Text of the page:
TiVo & Comcast Advertise Xfinity On Demand

Dave Zatz —  April 30, 2012

tivoxfinity-billboard2

Now that the roll out of TiVo Xfinity On Demand is complete in the San Francisco Bay Area, Comcast and TiVo are pumping the hybrid initiative via billboard, bus, radio, and television advertising in what’s been described to me as a “joint effort.” In recent years, TiVo has shunned most forms of advertising beyond the web… so I find this to be a refreshing change in approach that hopefully bears fruit in terms of new retail subscribers. As to the product itself, Comcast’s formerly inaccessible On Demand offerings, both paid and included with one’s subscription, are now automatically available at no additional cost via TiVo Premiere DVRs. At least in this one (large) Comcast region. TiVo suggests you register here┬áto be alerted when your Comcast neighborhood is upgraded. Of course, it’s also safe to assume we’ll continue to provide updates as they become available. Bonus advertising: One TiVo Community forum member also caught a TiVo Xfinity standee in a Bay Area Best Buy.

9 responses to TiVo & Comcast Advertise Xfinity On Demand

  1. Seems like the billboards and buses are rolling now, while the radio and Comcast’s television ads are still a few weeks out. For historic context, here’s a commercial Comcast & TiVo produced a few years back for the failed Comcast Motorola TiVo initiative that never made it out of New England. In terms of billboard/banner approach, I wonder if the TiVo name and character equate to set-top/DVR in enough people’s minds? Hm. Meanwhile, as a non-Comcast customer, I’m still awaiting that Spring update with new Netflix and YouTube clients… An Amazon Instant app would also be welcome, but it may not be in the cards. Yet?

  2. Well, I got the update over the weekend, so the rollout throughout the SF Bay Area continues. Honestly I just poked around a little to confirm it worked. As expected the menus are usable but about as baroque as you’d expect from Comcast. I doubt I’ll be using it much except to cover shows we missed since we didn’t know about them before we became interested. Still, glad to see the update.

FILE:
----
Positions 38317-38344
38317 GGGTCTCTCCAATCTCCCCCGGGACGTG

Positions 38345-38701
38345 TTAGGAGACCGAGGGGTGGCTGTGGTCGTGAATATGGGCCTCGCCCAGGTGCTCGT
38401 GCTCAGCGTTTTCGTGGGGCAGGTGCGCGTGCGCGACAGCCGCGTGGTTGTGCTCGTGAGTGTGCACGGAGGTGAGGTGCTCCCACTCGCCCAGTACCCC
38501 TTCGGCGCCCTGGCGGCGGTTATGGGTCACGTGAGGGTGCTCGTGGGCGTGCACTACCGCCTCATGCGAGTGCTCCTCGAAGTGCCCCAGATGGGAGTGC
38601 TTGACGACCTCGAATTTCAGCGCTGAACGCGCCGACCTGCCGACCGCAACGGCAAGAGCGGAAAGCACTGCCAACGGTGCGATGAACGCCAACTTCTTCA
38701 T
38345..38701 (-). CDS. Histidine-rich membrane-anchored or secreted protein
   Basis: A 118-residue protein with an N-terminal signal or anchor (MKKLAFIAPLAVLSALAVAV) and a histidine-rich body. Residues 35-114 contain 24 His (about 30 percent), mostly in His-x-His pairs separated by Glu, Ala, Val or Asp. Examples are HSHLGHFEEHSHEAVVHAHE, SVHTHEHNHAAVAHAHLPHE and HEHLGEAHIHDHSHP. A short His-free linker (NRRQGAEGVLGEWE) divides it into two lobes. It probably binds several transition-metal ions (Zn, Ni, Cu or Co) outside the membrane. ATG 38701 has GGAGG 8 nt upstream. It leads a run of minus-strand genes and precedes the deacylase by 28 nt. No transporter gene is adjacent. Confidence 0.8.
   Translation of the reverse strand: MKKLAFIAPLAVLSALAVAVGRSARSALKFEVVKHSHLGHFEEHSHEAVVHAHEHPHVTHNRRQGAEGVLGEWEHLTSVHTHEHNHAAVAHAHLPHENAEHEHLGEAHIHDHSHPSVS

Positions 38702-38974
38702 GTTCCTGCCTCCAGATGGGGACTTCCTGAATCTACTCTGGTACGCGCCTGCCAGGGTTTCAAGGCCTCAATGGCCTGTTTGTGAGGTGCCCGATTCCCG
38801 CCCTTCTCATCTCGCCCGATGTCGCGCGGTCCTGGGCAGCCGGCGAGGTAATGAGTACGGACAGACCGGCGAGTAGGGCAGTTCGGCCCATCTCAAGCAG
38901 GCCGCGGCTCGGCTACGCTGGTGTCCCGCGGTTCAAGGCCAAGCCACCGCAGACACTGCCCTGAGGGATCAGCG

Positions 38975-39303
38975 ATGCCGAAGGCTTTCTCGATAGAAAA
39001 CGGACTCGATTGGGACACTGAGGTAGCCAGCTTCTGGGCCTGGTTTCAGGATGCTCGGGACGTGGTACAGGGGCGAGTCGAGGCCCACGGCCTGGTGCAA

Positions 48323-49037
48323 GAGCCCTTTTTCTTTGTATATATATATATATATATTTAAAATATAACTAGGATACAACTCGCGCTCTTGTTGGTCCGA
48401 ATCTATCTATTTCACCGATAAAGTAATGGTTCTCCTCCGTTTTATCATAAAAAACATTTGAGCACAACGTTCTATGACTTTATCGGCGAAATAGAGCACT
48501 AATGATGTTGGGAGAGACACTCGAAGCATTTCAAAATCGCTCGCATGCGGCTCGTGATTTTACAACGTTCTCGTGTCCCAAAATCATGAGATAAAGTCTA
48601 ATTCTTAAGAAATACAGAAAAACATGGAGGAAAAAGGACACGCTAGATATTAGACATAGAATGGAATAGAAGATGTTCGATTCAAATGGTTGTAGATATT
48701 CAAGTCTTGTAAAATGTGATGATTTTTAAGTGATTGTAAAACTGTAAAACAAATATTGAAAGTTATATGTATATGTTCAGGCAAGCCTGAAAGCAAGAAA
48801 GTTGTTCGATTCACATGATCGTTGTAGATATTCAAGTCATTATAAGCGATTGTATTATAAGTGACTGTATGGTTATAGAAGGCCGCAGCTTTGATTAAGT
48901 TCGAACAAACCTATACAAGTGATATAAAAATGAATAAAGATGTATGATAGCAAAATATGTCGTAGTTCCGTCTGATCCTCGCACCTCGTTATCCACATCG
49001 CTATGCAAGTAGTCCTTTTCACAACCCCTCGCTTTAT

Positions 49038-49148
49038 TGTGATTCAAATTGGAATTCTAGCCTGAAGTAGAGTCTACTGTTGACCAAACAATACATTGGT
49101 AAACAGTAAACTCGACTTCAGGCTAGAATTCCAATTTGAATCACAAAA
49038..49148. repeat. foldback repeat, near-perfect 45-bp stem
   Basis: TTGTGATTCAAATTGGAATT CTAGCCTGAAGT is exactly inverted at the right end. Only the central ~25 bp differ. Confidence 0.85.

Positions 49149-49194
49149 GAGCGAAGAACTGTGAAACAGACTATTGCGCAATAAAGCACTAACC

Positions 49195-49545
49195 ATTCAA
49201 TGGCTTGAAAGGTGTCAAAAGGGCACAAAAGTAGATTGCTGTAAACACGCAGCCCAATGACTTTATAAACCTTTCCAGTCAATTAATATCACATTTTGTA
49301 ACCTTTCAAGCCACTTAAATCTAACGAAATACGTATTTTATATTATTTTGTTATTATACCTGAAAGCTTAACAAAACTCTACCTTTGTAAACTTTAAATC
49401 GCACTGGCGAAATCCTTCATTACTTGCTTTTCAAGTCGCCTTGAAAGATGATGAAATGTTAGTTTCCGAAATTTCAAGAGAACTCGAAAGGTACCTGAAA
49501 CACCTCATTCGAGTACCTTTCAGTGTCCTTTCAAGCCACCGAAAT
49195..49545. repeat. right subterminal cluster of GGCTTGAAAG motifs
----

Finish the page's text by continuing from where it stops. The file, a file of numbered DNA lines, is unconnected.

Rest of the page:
3. This is good news for TiVo. I think the additional subscribers in the Bay Area alone may be enough to result in break-even TiVo-Owned/Stand-Alone counts in Q2 to be released in August. Its my understanding that there are 1M+ Comcast subscribers in the Bay Area. This could also bring some new subscribers to Comcast from the competition.

    I also found this nugget tweeted by @tivodesign on Aug 16th confirming (sort of) that Xfinity is coming to Boston and other markets this year. https://twitter.com/#!/tivodesign/status/192064085960040448

  4. Now that my cablecard is properly paired, VOD sometimes works, other times I get a Comcast/TiVo error messages saying I need to unplug my cable and re-plug it in.

    Just as you expect with all modern TiVo devices, sadly the user interface is annoyingly slow to navigate.

  5. “Just as you expect with all modern TiVo devices, sadly the user interface is annoyingly slow to navigate.”